Written for the River Current Publication
I often sit quietly and listen to the gals at work chat about food and the current diet trends they are entertaining. It is interesting to hear of their successes and struggles. I remember a few years ago working in an office where the gals all had a neat little calorie calculator for a certain diet plan that was popular at the time. I was intrigued and fascinated as they tediously tracked and monitored their calorie intake…listening to their strategies of manipulating the plan so they could have dessert (or a beer or two) on a Friday night.
There was great comradery in their efforts and to be honest, for some crazy reason I felt left out. I wanted one of those damn calculators too! (Don’t scream, but I have never been invited to participate in this Calorie Counting Club. To give you an idea, my nickname in high school was Stick Woman...ugh. Stick women are never invited to play in these weight watching games.)
One thing I have learned after years of listening (combined with my nutrition training), is that diets are not ‘one-size-fits-all’. If one individual is having great success with a particular diet, that doesn’t necessarily mean that everyone in the office will have that same success. There is no one perfect way of eating that works for everybody. There is a term for that; it is called bio-individuality. Everyone has their very own specific needs for his or her own health that is specific to them…according to their age, constitution, gender, size, lifestyle and ancestry.
We are living in an age of modern nutrition. This means that almost everyone is on (or has been on) one diet or another, diet books are best sellers, and every day we are informed of a new discovery proclaiming the health benefits of a certain food or the best way to lose 10 pounds in a week. It is impossible to keep up with all of this information and even harder to determine what is pertinent to our own personal health.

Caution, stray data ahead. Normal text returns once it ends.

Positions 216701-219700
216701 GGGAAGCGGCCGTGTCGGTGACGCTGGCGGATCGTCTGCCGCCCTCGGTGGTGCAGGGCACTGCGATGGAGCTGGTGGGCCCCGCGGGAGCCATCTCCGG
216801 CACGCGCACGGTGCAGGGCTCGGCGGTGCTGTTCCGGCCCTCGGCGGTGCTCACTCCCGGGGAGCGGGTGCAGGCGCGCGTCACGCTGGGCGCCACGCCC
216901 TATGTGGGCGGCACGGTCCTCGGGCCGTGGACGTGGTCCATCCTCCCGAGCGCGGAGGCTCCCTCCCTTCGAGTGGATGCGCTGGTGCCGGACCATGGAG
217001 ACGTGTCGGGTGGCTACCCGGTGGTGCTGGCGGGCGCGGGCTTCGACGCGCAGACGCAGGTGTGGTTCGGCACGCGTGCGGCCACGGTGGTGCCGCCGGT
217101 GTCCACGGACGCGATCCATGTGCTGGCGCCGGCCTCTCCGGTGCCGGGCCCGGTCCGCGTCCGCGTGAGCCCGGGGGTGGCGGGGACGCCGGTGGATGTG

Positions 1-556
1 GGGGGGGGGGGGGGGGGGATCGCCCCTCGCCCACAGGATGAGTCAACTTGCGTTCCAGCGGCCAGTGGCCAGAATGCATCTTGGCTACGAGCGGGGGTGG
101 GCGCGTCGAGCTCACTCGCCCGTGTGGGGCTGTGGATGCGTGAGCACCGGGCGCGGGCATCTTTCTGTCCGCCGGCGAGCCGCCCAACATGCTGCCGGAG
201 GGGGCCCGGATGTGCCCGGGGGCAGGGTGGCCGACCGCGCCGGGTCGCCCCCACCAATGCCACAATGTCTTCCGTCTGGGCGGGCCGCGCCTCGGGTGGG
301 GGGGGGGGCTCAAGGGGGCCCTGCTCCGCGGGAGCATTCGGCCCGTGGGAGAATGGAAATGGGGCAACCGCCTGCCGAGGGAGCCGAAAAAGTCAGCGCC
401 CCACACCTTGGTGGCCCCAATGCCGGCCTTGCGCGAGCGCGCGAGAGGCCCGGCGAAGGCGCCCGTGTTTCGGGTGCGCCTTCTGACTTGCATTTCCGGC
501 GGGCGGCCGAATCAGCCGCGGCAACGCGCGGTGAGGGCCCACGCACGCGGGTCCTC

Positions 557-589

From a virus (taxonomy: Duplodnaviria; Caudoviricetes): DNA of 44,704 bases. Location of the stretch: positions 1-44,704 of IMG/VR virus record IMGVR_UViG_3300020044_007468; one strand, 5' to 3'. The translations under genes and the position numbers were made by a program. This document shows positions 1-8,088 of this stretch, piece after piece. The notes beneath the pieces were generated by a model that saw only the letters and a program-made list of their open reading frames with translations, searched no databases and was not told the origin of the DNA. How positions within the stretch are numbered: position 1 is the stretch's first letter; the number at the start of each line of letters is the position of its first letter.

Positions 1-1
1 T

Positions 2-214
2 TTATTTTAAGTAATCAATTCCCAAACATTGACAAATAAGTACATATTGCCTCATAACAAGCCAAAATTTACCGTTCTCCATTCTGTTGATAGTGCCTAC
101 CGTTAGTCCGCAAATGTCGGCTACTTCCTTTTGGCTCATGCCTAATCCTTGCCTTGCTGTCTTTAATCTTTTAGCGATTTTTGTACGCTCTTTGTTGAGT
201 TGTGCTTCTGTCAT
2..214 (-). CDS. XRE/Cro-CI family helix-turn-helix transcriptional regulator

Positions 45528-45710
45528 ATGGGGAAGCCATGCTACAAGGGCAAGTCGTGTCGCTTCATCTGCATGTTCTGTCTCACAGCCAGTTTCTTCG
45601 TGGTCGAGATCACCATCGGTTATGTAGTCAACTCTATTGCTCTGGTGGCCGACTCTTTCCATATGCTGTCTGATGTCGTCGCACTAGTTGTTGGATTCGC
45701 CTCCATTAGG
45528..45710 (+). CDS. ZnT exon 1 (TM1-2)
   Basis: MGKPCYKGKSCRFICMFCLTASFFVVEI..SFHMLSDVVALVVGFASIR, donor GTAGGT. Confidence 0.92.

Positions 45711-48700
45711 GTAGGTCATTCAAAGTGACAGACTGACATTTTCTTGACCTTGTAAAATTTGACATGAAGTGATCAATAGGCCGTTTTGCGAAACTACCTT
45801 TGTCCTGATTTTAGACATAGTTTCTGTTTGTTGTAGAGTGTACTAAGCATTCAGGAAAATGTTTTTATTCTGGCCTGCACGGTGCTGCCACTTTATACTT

So, what is the answer? Listen to your body. It knows what foods you need, when it needs them and what is best for you. Make small changes like adding more fresh vegetables and fruits to your diet, as well as whole grains. Learn to pay attention when you eat, so you can decide when you’re full. Learn to recognize the difference between ‘real’ hunger and eating just because you’re bored or stressed. Cook healthy foods at home, make better choices when you eat out, and eat out less. Head to the kitchen and cook real food. Check out what constitutes a ‘portion’ size so you can stop over-eating at a meal. Learn to slow down and savor your food instead of rushing through a meal because you have things to do or while working at your desk. Turn off the TV and enjoy the food that is in front of you and those that surround you. Eat what I call ‘real food’.
Even though each person is a distinct individual, we all share the same instincts. Don’t ignore the personal messages your body is sending. We are what we eat.
Here is a Martha Stewart recipe that I tweaked a bit...it will be great to try out on my ‘dieting’ friends at the office next week.
No-Bake Chocolate-Almond Oat Bars
1 cup smooth almond butter (Or peanut butter works beautifully, if you have that on hand)
1/3 cup honey
1 stick unsalted butter
1/2 tsp. vanilla
2 cups rolled old-fashioned oats *Use oats processed in a gluten-free facility, if you are avoiding gluten.
½ cup chopped toasted almonds
4 oz. bittersweet chocolate (1/1/4 cups)
½ tsp. sea salt
1. Coat an 8-inch square baking pan with cooking spray. Line with parchment paper.
2. Melt almond butter (or peanut butter), honey and butter in a saucepan over medium heat; stirring frequently.
3. Remove from heat and add chocolate; stirring until melted. Add remaining ingredients; stirring until combined.
4. Pour mixture into prepared pan. Refrigerate until set up; at least 3 hours. Remove from pan and cut into 24 bars. Store in refrigerator up to 3 days…if they last that long!
In order to lose weight, you need to eliminate overall calories, not macro-nutrients, from your diet. Approximately 500 calories a day should be eliminated either through exercise or eating less. According to the American Dietetic Association, the proportions of macro-nutrients consumed should stay the same. The elimination of carbohydrates, fats or proteins to lose weight is not only unhealthy but also dangerous. The American College of Sports Medicine advises that for the body to function properly, it is important to consume adequate amounts of the macro-nutrients and no fewer than 1,200 calories a day for women and 1,800 calories a day for men.I recmonded you Macro calculator app through this you get more results about Macro calculator .ReplyDelete